Why The Mediterranean Diet Is Really Worth Trying

When we speak of health and healthy diets, it’s hard to leave out the Mediterranean diet, which includes lots of greens, olive oils, nuts and seafood. It is said to be one of the healthiest ways of eating known to mankind. Let’s find out why.

The Mediterranean diet incorporates the traditional healthy living habits of people from countries bordering the Mediterranean Sea, including France, Greece, Italy and Spain. Funny enough though, when we think of a visit to these places, we tend to think of pastas, lamb chops, pastries, etc, which do not exactly fall into the category of healthy eating. This is why, it’s always been reminded that the Mediterranean diet is more of a way of eating, or a healthy eating habit, of the people, which may also vary according to country and region.

A true Mediterranean diet consists mainly of a whole lot of fruits and vegetables, (think dark green leafy vegetables, as well as colourful ones such capsicums and peppers); seafood (salmon, mackerel, shrimp, etc); superior quality olive oil as well as other healthy fats such as avocados; whole grain bread, vinegars, etc. It also contains a fair amount of poultry, eggs as well as probiotics in the form of yogurt. There is very little meat consumption in the true Mediterranean diet, and sweets are also eaten in very minimal amounts. While we may refer to our diets as the foods we eat, especially in regards to our health, the Mediterranean diet however is more akin to the way of life of the people in the aforementioned regions, which is said to be the secret to their longevity. The pyramid on this page will give you a clearer picture of what the Mediterranean diet, or rather, how the lifestyle looks like.

Why People There Live Longer, Happier Lives
Yes, thanks to movies mainly, it’s easy to picture a family gathering in Italy where everyone is seated at a ridiculously long tables lined with pastas, pizzas, lagsanas, loaf after loaf of white bread, racks of lamb and of course, free flow of wines. That doesn’t sound like the healthy diet we’re discussing here, and it’s not! It’s no doubt that those foods may be abundant and enjoyed lavishly at big family celebrations, gatherings, ect. There is also the fact that times have been changing and unfortunately for some of these countries, the younger generation, especially, seem to be bending toward the ever popular Western ways of eating which include fast foods, trans fats, lots of heavily modified and processed dairy products and sugars. The traditional, health-giving Mediterranean diet, to many youngsters over there, is getting to be as passes as ulam is to our younger generation here. Ulam, by the way, consists of fresh, raw vegetables eaten with a special home made sauce.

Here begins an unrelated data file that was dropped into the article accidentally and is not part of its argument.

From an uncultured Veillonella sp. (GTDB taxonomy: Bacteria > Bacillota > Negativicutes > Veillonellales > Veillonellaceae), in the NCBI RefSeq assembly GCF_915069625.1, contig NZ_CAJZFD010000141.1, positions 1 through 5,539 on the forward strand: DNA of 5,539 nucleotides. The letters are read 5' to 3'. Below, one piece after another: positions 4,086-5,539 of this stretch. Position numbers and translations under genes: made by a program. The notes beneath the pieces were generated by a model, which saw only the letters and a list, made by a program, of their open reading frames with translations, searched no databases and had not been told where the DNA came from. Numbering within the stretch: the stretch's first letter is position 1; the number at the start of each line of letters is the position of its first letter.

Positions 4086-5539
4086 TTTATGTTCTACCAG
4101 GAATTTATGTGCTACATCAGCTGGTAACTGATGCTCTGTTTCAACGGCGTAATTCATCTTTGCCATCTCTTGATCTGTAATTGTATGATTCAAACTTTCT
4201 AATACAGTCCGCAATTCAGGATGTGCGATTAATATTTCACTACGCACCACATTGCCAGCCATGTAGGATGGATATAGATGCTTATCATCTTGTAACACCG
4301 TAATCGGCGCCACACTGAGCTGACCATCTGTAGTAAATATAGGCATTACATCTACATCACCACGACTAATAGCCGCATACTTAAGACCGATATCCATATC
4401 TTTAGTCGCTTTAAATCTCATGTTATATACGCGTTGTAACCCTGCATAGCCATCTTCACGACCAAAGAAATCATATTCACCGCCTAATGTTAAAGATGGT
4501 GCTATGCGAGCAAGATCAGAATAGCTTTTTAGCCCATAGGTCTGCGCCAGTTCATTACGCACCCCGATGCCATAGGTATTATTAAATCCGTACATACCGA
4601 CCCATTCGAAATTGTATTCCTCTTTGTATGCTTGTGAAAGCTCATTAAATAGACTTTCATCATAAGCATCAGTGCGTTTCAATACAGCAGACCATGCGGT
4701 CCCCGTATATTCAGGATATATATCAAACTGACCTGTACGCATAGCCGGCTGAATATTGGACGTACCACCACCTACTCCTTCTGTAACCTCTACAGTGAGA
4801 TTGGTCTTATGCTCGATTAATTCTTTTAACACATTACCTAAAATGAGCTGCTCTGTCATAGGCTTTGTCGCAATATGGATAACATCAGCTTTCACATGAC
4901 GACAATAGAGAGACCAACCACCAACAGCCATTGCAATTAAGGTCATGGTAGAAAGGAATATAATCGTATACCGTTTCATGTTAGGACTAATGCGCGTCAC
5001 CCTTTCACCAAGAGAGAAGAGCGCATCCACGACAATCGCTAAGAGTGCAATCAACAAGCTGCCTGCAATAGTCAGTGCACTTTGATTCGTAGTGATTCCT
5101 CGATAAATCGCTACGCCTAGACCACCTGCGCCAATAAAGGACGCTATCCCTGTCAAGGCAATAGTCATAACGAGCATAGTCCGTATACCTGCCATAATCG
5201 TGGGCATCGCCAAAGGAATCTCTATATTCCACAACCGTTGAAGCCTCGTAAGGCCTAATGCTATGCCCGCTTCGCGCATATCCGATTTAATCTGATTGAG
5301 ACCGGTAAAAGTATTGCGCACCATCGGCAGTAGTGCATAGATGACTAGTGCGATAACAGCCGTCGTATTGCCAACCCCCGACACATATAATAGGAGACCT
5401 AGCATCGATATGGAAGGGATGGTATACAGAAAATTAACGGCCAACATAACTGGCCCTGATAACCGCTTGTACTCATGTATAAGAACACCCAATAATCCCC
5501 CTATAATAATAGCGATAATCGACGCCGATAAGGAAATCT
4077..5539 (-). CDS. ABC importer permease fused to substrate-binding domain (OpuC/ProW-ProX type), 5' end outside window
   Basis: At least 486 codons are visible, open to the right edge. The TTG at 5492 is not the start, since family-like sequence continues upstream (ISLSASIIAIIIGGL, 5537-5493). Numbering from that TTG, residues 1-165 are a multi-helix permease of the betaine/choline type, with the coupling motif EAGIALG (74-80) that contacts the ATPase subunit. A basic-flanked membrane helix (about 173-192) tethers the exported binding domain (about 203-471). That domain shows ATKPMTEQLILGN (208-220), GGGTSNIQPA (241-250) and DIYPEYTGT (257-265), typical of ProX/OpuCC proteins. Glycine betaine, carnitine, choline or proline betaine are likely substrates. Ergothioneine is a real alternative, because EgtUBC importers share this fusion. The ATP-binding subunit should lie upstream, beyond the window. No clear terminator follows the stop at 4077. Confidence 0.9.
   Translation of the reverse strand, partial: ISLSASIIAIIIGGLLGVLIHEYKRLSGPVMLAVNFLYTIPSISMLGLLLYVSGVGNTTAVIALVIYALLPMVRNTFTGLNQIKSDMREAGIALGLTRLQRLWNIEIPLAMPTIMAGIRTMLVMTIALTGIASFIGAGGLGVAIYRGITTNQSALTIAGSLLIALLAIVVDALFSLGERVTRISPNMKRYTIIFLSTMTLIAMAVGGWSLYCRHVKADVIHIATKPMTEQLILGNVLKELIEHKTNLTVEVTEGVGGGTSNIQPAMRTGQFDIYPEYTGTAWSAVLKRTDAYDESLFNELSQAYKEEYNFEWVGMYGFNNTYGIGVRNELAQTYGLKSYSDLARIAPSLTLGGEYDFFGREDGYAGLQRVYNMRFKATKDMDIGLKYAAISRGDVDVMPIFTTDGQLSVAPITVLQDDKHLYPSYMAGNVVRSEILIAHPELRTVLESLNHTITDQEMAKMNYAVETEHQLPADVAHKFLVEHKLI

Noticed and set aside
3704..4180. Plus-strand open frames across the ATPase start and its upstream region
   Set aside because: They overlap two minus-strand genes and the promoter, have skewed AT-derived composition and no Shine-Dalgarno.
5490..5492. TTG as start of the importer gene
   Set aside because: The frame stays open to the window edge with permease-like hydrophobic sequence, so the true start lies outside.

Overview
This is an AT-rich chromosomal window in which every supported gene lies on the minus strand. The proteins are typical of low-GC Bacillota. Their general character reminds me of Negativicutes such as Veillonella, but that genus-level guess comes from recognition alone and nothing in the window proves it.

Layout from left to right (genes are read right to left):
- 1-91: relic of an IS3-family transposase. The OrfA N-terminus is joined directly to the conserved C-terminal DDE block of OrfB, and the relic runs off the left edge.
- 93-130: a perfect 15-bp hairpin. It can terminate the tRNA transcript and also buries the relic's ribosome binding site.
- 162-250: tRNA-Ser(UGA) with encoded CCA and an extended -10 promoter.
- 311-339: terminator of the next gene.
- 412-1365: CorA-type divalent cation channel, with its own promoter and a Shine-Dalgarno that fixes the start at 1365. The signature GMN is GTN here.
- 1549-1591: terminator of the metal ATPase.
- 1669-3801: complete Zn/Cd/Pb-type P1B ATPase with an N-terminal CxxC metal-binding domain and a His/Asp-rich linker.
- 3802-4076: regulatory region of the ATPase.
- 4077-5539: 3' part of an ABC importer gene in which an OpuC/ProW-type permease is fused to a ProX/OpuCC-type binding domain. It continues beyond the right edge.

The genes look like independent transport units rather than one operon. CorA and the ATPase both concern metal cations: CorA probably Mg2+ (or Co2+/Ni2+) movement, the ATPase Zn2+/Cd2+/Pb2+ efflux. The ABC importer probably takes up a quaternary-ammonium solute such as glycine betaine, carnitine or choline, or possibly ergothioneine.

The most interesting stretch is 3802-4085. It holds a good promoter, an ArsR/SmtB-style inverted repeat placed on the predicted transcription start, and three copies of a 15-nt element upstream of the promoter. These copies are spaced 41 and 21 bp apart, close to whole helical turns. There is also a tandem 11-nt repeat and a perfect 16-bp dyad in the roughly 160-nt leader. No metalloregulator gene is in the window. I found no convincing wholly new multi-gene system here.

The more ethnic way of eating, however, shows no signs of dying off, what with experts and scientists the world over showing great interest on it. While the younger generation are getting to be a tad too vulnerable to the ill-effects of the Western diet, health enthusiasts from all over the world are going to great lengths to mimic the Mediterranean diet, which is based originally on the region’s traditional whole foods or produce which include fruits, vegetables, beans, nuts, seafood, olive oil, and full cream dairy, with perhaps a glass or two of red wine. After all, this is how the inhabitants of Crete, Greece, and Southern Italy ate circa 1960, and back then, their rates of chronic disease were among the lowest in the world and their life expectancy among the highest, despite having only limited medical services!

More Than A Diet (Or What To Eat)
The true Mediterranean diet, although called so, isn’t merely about what to eat to stay healthy. It’s an overall way of life which include daily physical activity and sharing meals with others – these are, altogether, the vital elements of the Mediterranean Diet Pyramid.